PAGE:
# Indexing nested lists#

```student1 = [100,80,95,84]
student2 = [68,99,70,95]
student3 = [40,100,95,80]
student4 = [65,70,68,80]
student5 = [70,79,85,96]

```

Now, let’s cut out the middleman and create the list `grades_2D` without using variables as intermediaries, like in the previous step. We would have:

```grades_2D = [[100,80, 95, 84],
[68, 99, 70, 95],
[40, 100,95, 80],
[65, 70, 68, 80],
[70, 79, 85, 96]]
```

Note that `grades_2D` and `grades` are completely identical lists for all practical intents and purposes. Now, say we want to access a particular student’s grades from `grades_2D`. We can do this quite easily using indexing. To get the first student’s grades, we can use `grades_2D[0]`, which will give us `[100,80,95,84]`. Now, say we want to print a particular student’s grade on a specific exam. How might we go about printing, say, the 3rd student’s grade on the 4th exam? First, let’s start by getting the 3rd student’s list of grades and storing it in a temporary variable. Remember, indices start at 0, so the xth student’s grades will be at index x - 1.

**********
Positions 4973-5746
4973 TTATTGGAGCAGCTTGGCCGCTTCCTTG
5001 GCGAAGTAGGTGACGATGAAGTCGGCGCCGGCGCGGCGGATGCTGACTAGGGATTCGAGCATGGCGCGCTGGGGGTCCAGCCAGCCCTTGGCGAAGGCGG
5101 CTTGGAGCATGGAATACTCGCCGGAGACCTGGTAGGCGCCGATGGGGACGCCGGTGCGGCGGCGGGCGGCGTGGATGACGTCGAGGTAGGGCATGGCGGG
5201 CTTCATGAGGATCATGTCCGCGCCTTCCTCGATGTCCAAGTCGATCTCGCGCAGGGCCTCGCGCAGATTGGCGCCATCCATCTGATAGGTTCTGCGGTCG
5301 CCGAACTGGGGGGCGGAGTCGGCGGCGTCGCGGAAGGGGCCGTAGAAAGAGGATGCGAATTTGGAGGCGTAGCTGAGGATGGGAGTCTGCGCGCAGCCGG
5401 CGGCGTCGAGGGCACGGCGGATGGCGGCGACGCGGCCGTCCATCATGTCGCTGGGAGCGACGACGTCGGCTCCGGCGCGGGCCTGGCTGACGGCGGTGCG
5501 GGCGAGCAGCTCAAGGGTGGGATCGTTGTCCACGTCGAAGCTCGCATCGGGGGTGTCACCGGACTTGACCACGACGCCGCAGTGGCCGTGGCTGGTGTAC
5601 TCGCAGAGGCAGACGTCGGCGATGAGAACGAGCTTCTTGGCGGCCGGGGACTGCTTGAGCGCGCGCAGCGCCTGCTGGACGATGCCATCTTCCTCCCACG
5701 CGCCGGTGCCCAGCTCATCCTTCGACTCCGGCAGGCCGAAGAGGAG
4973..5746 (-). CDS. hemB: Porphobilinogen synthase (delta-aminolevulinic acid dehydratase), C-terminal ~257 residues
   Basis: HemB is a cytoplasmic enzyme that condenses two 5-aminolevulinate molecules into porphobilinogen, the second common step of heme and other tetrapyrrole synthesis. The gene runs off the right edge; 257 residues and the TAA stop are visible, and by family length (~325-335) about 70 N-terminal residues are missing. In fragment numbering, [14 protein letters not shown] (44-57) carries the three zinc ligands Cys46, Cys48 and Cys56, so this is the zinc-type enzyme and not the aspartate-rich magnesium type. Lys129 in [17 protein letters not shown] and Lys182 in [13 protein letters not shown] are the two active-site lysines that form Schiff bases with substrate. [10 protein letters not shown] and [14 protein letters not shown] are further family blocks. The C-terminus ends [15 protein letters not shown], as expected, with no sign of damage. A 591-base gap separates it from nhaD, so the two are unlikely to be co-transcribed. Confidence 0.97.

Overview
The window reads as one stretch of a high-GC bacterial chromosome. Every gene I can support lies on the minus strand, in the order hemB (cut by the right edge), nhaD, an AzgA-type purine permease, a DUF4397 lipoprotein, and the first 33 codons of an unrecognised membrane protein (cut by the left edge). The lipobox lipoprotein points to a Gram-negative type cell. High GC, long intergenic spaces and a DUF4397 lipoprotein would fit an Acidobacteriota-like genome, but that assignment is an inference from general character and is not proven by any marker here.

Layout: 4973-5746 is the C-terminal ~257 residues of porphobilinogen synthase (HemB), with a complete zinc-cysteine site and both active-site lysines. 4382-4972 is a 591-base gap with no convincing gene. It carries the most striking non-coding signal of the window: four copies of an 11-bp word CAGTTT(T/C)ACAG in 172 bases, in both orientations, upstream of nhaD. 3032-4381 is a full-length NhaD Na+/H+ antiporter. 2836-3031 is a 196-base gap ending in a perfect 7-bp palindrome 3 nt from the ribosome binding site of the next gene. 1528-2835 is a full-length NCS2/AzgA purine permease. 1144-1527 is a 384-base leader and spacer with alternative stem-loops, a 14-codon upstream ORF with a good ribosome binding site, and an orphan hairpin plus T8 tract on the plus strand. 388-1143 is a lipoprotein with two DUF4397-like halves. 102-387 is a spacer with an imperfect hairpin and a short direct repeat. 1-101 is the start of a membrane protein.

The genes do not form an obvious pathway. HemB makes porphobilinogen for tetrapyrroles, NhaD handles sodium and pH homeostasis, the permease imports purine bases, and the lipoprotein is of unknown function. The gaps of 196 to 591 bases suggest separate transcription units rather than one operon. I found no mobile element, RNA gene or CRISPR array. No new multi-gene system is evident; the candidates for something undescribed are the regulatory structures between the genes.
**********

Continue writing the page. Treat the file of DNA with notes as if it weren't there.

`temp = grades_2D[2]`

`temp` now contains the list of student 3’s grades. Note, `temp` is now completely identical to the list `student3` we defined at the top of this lesson. Now, we can access the index of the 4th exam from this `temp` variable.

`print(temp[3])`

This will print out `80`. This solution works, and is fairly intuitive. However, it is a little tiresome (and potentially confusing) to have to create a temporary variable every time we want to access an individual element from this list of lists (aka 2D list). Thankfully, Python makes it easy for us to get elements from a 2D list. We can simply use `grades_2D[2][3]` to retrieve the item at index 3 in the list at index 2 in our list of lists, `grades_2D`. Let’s get some more practicing with this indexing.